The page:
The Fantasy Five (5 Things I’d like to hear announced as licensed at Comic-Con, but they won’t be)

July 20th, 2010

Robot Six started it, with Six by 6. Then David Welsh continued it with his wish list of Comic-Con licensing announcements. I knew I had to steal this meme immediately. I couldn’t pass up the chance. But….

I’m very realistic. This is not a Wish List – this is a full-on fantasy, fueled by ABSOLUTELY NOTHING, and with decidedly low chances of ever happening (with some exceptions.) Nonetheless. Here’s my Fantasy Five wishlist, in ascending order of probability, and suggestions as to which company might want to look into it and why they won’t. ^_^

Octave – There’s pretty much no chance of this ever being licensed because none of the US companies knows it exists.

Recommended Company: In past years, I might have suggested Tokyopop, but this series has low likelihood for becoming an explosion-filled movie, so they are probably not looking at it nowadays. It’s not wacky fun romance, so Viz Shoujo is out. I’m going to throw a dart randomly and say DMP would actually be a good fit for this series AND they have a potential target audience all wrapped up already – adult women. They could totally make a go of it.

Strengths: Beautiful art, very adult and real storyline.

Problems with it ever being licensed: It stars two bisexual women in a pretty realistic relationship. That’s just not Barnes & Noble shelf material. I give this a less than 5% chance of ever being licensed

Poor Poor Lips – I have already suggested to this to Yen Press, but don’t get your hopes up. It’s got an actual lesbian in it. That’s always awkward, when trying to sell Yuri. Incestuous catgirls – no problem. Real lesbian – no way.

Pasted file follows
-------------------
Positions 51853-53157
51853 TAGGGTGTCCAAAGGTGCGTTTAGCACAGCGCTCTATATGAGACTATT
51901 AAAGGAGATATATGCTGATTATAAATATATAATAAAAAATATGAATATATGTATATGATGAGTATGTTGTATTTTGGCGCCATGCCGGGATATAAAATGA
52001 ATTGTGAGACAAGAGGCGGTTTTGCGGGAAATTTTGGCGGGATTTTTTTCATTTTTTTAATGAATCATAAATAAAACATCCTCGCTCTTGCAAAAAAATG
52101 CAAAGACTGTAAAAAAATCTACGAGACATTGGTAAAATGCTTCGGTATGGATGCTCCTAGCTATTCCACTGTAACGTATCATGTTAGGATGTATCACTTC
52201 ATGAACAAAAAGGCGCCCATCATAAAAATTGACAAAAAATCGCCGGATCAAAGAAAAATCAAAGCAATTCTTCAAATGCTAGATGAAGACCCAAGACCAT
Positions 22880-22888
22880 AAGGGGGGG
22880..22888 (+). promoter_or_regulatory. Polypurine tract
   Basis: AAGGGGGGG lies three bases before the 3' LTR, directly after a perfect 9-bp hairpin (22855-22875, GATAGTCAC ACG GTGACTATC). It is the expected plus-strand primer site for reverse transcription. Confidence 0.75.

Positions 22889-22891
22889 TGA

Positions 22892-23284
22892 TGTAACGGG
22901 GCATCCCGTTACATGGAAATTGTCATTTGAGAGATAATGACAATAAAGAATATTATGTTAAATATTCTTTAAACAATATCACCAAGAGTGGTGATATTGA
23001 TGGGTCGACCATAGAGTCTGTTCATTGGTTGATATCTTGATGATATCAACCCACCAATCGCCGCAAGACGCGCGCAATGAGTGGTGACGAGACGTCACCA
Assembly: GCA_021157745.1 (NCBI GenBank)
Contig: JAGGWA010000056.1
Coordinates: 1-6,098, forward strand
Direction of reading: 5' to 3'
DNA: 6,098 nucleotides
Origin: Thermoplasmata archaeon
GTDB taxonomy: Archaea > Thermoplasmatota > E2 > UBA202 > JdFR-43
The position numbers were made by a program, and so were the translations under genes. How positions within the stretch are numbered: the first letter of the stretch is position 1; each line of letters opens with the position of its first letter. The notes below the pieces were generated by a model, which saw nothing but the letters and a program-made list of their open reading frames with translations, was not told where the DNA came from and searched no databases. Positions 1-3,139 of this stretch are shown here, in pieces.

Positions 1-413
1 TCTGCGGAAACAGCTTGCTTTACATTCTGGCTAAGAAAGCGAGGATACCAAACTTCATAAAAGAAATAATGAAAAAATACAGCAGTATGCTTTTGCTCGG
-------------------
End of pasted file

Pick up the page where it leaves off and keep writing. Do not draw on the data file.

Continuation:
Recommended Company: Yen Press. It’s a 4-koma gag comic. It just happens to have a real story in it, as well.

Strengths: GREAT story. Good solid characters. Only slightly painfully goofy. One gag that actually morphs over time.

Problems with it ever being licensed: That darn lesbian. If only she were a loli, fox-eared, kimono-wearing witch! Then we’d have it already, I have no doubt. But Ren persistently remains an adult, out lesbian. How vexing of her. Chance of being licensed, Less than 20%.

Aoi Hana – They have it in France, but France actually appreciates elegant manga. The reason we don’t have this boils down to one thing – we have no companies that DO this. It’s not action, it’s not romantic comedy, it’s not gag strips, it’s not BL.

Recommended Company: If anyone were going to even look into it, I’d hope it was Vertical, but the chances of this, like Octave, ever selling enough to make it worth investing in is very iffy. Like Octave, I think DMP could make a go of it, if they ever decided to branch out for real into GL.

Strengths: Everything

Problems with it being licensed: Size of market and that’s that. If there were 20,000 people who would buy it, I’d mortgage my house and get it myself. But there isn’t. Chance of it being licensed ever: 25%

Gunjo – Where to begin with this? There is a lot here that would be problematic, but a lot that would not. The characters are adults, which makes this safer territory than Aoi Hana, oddly. Psycho lesbian murderers? Yeah, the US does that okay.

Recommended Company: Viz Signature. They already have IKKI magazine. I’d like to see them add Gunjo to their online lineup. I could sell it for them, no problems.

Strengths: Violence, action, lesbian sex (and deep, awesome emotion, but no one cares about that)

Problems with it being licensed: Some stuff happened with it that made it an awkward sell. But if we all write Viz and ask nicely, maybe they’ll do it. Or barring that – send me all your money so I can afford to print it. :-) Chance of being licensed: 30%

Ribon no Kishi – I have no idea what the hold up with this is. Vertical has been putting out Tezuka, this is a Tezuka title and everyone I know has asked them about it. All they keep saying is that it’s not on the release schedule yet. I wonder why? Do they think Ayako will sell better than a title that is this well-known? No clue. I won’t speculate.